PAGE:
Question: How do the ISO and the shutter speed interact?

Answer: Hold on… there is a third element to what is commonly called the “Exposure Triangle” (sounds we’re into something secretive now!) and we must look at all three elements together …

(Hey, I remember all this from my pre-digital SLR days!)

3. APERTURE

Question: What is aperture?

Answer: The definition of ‘aperture’ is ‘hole’ or ‘opening’ or ‘gap’ so in your camera it is the opening through which the light travels when you click the button. The aperture can be compared to the pupil of your eye… when you are in bright sunlight your pupil is smaller as it doesn’t need to let in as much light as when you are looking for an object in a dark room.

Question: What is the label/dial/button that adjusts the aperture on my camera?

Answer: The “F-stop”. On my camera it goes from F4.0 to F25

Question: What do the numbers mean?

Answer: The numbers adjust the size of the aperture/opening. And here is the important thing… the lower the number the larger the opening. (Now that should be easy to remember – lower = larger :-))  And if we looked at the actual opening we would see that the smaller the opening the less exposure. (Sounds confusing but it does makes sense!)

Question: So why do we need to adjust the size of the aperture?

Answer: For the same reason that our pupils adjust their size according to the light.

Question: So how do these three (ISO, Shutter speed & aperture) interact?

Answer: Before I answer that I will re-cap briefly then go and take some shots playing with the different settings…

ISO: Lower = less exposure: 100 = less exposure   12800 = more exposure

SHUTTER SPEED: Slow (1/4) = more exposure   fast (1/4000) = less exposure

APERTURE: Small (f4.0) = less exposure   Large (f25) = more exposure

Have fun & I’ll be back real soon with some of my shots 🙂

Why write a photography blog….

I have been an amateur photographer since I was about 10 years old.  My father was a keen photographer & also my mother’s father. So I guess it’s in the genes.

A small collection of cameras and accessories dating back to my grandfather's camera.
A small collection of cameras and accessories dating back to my grandfather’s camera.

I remember my first camera – no, not a Box Brownie, but a similar-aged model which took a reel of 12 black and white photos on film, of course. My father taught me not to “waste” photos as each, good and bad, cost money to develop.  He never hesitated to pay to develop my films but he certainly wasn’t impressed if there were too many “dud” shots on a reel.  I still have a few of those photos in albums and think, for a child, they’re okay.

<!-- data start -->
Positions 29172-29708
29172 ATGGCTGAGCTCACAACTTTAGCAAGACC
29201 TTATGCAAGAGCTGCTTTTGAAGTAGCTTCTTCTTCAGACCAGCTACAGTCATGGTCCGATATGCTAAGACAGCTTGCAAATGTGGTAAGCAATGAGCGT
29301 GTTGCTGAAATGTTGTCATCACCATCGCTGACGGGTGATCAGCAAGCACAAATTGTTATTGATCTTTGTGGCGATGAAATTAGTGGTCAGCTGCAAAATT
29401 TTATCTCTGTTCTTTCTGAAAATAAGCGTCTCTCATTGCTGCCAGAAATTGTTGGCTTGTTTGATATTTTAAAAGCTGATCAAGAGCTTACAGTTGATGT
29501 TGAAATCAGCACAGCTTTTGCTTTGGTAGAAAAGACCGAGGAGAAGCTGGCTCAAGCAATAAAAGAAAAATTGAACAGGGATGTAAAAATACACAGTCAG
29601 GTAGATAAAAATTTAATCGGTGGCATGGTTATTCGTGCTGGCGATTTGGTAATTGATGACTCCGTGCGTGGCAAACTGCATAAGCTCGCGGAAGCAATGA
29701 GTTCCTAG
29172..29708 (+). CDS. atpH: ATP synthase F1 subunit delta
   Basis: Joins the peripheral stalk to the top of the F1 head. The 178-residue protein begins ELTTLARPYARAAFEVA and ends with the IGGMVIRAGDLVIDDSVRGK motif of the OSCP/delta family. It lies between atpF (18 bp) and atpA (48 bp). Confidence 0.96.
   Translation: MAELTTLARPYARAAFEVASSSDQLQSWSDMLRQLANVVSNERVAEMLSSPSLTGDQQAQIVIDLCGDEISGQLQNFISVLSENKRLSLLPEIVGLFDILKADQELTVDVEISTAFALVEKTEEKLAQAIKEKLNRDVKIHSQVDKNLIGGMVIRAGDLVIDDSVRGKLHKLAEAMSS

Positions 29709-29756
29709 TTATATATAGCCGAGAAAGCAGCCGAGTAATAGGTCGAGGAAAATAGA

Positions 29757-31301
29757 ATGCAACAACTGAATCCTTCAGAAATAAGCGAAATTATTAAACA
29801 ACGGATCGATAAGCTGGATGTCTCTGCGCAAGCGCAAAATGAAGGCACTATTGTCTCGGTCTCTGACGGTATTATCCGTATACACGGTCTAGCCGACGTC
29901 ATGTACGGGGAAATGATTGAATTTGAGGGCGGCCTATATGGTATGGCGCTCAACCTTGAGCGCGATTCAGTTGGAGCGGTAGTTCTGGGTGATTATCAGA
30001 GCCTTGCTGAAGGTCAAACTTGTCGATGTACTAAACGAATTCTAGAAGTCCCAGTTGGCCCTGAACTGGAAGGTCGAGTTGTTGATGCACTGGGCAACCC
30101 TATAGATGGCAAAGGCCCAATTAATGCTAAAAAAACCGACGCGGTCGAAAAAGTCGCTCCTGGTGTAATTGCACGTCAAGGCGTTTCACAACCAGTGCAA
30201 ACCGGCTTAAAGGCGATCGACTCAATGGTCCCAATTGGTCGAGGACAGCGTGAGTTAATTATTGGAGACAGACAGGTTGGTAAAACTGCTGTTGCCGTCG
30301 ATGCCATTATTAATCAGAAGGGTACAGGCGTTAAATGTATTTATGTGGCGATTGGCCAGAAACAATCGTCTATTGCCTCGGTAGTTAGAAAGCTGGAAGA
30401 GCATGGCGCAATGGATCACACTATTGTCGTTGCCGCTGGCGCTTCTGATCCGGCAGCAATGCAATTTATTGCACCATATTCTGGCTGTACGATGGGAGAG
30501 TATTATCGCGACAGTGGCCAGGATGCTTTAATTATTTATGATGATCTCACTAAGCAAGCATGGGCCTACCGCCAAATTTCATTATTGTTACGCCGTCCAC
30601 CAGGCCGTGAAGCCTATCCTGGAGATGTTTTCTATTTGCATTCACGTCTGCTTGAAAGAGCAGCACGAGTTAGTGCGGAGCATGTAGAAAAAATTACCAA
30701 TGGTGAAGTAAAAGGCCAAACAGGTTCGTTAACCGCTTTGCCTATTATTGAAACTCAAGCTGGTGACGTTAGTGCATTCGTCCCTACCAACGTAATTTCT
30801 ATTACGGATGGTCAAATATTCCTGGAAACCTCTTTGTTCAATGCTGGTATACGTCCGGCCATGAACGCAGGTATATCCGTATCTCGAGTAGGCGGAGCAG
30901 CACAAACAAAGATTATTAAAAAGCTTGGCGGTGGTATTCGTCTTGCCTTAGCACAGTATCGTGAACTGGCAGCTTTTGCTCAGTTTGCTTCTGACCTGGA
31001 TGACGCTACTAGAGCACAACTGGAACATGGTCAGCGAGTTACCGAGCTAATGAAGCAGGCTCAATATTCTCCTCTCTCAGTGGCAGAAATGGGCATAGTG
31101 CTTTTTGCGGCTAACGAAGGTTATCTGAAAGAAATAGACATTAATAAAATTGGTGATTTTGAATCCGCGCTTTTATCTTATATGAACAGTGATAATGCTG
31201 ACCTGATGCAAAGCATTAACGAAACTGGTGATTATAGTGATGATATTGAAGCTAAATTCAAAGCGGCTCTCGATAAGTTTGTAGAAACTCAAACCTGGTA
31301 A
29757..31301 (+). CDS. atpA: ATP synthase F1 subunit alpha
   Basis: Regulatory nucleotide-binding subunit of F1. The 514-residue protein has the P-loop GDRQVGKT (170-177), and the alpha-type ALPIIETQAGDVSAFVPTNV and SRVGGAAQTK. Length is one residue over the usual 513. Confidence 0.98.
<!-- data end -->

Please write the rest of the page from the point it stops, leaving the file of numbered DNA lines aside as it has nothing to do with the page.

I progressed through two or three cameras during my teenage years and joined the Camera Club at Teacher’s College where I learned how to develop my own photos and other topics relevant to composition and so on. On graduation from Teacher’s College my father gave me a (second-hand) “real” camera – one that did more than “point & shoot”. This camera served me well over many years until I bought myself my first SLR. I taught myself how to use this and still enjoy reflecting on many of the photos taken before the advent of the digital camera.

With the “advance” to a digital I promptly forgot all I had learned regarding ISO, f-stops and aperture sizes, etc, etc. The digital auto-mode did it all for me 🙂 Now, 15-or-so-years later I have, after having owned a DSLR (digital SLR) for 3 years, decided it is time I taught myself how to use the manual mode! Unfortunately, my memory does not serve me well and I really do have to go back to the beginning.

I loaned my Seagull SLR to various friends and family members and now it has disappeared off my radar as has my first digital – oh well, they’ll probably re-surface one day when I’m long gone!

I have read several books, including my camera manual (well, parts of it), and started a couple of on-line photography courses (I got lost!) and visited many websites on cameras and photography (some are excellent, some not!). I decided that I must go back to basics and relearn (from Youtube clips and websites). Joining the local Photography Society is another step forward. Then, if I write, as simply as possible, what I learn I will not only consolidate it to myself but may just help others also. Honestly, at this stage, finding my way around menu, dials, options and controls is almost as daunting as learning to fly an aircraft!

Next post…. ISO, f-stop, aperture sizes and shutter speeds 🙂